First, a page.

Thursday’s Washington County Quorum Court meeting included remarks by County Judge Joseph Wood, a religious conservative Republican African-American, on the Black Lives Matter movement. He was asked by JP Sue Madison if he’d call for a moment of silence or speak in favor of the movement sweeping the country, including recent demonstrations in Fayetteville.


The full meeting may be viewed on YouTube at the link. The relevant discussion begins at 25:48. A transcript of the county judge’s remarks:

Well, I, I definitely think, that we have, uh, we have been preparing for, and I guess I should have said that in our comments, uh, the number, the protests in regard to police brutality. Uh, we had that occurring, occurring in the region, uh, Northwest Arkansas, and so working with our law enforcement officers, as well as those who are, uh, organizing trying to minimize, uh, riots and violence to again, bring, uh, light to the issue of police brutality. Uh, and so again, with that, I, I definitely encourage and support the fact that, yes, uh, all lives do matter, but you have to make sure that when you’re talking about black lives, you’re talking about all black lives whether that be – the, uh – those who are aborted, those who are, eh, black on black crime, as well as those who have succumbed to, those of, of, uh, police brutality. Uh, we have a nation who’s really trying to have those discussions. And I’ve been on a number of those with folks around the country, if you will, and, so I appreciate you, Sue Madison, being a part of, uh, that discussion. Eh, we gotta keep doing that, but I think the real reforms will start, uh, from the home, obviously to our policies, to our lawmakers, to our judges as well as to our law enforcement, as well as our citizens being, uh, uh, good partners. So, with that, I, I, those would be my comments that I would make. And, again, I appreciate that again the fact that we have, a, at least here in Washington County we’ve been able to see some really good conversation and collaboration between those who are wanting to raise issue and bring that to the forefront as well the work of our law enforcement officers, our Sheriff’s Department. So I’m really pleased with how we have been operating and performing and working together. And that’s what’s going to be necessary as we start looking through policies and reforms, etc.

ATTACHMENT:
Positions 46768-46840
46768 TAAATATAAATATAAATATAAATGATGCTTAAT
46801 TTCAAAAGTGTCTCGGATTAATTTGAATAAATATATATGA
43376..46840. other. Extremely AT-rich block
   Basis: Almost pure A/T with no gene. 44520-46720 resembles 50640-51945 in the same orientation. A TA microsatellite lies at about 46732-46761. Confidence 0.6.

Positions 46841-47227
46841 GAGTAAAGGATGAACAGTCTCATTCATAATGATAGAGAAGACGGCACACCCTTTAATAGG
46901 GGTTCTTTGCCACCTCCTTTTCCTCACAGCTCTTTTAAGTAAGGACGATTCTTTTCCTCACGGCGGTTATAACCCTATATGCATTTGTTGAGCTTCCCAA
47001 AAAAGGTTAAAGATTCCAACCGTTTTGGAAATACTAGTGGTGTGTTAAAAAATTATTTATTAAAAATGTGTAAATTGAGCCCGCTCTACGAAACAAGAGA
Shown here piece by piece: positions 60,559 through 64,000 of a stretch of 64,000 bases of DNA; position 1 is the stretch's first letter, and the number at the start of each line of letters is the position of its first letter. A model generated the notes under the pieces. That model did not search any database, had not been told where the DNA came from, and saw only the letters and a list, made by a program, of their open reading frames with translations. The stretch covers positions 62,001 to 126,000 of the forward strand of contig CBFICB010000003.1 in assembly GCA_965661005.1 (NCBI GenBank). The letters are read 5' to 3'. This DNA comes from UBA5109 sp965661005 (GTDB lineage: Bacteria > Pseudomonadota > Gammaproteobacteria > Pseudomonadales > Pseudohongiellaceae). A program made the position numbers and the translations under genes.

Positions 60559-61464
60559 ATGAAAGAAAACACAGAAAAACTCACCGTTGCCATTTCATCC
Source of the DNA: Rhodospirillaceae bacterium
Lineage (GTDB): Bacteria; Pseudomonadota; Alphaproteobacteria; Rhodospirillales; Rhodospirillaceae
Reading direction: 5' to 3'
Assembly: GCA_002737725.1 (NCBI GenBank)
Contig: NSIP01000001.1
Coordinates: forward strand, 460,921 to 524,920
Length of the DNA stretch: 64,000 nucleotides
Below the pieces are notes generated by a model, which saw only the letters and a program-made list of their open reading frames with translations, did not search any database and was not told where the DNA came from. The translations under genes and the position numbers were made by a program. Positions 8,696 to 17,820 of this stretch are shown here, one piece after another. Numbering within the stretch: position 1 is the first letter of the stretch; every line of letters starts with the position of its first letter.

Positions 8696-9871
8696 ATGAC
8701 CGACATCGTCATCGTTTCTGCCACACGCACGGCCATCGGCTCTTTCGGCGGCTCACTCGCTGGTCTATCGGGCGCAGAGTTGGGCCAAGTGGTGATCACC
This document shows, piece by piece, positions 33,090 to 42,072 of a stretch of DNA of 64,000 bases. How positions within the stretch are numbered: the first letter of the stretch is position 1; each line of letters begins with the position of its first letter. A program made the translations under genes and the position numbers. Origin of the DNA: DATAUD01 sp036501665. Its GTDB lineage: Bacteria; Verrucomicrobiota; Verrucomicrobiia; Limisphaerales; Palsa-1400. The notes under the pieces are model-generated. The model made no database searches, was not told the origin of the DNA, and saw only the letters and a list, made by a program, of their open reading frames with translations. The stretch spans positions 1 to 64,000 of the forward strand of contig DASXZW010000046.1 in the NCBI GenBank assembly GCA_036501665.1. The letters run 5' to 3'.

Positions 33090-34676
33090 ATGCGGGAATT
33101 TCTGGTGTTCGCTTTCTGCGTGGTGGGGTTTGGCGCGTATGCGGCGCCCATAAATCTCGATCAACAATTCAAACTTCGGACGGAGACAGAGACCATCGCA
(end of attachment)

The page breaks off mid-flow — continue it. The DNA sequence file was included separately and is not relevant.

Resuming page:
Today is Juneteenth. #BlackAtUARK continues to be a hot topic on Twitter. Donald Trump rallies Saturday in nearby Tulsa. The Republican legislature and governor of Arkansas have so far resisted taking steps to be sure people can vote safely in November during the coronavirus pandemic. The state has already imposed various measures to suppress the vote of poor and minorities.


I might not have chosen Thursday night to begin remarks on Black Lives Matter by employing the tone-deaf “all lives matter” catch phrase. But, yes. Good partners are needed.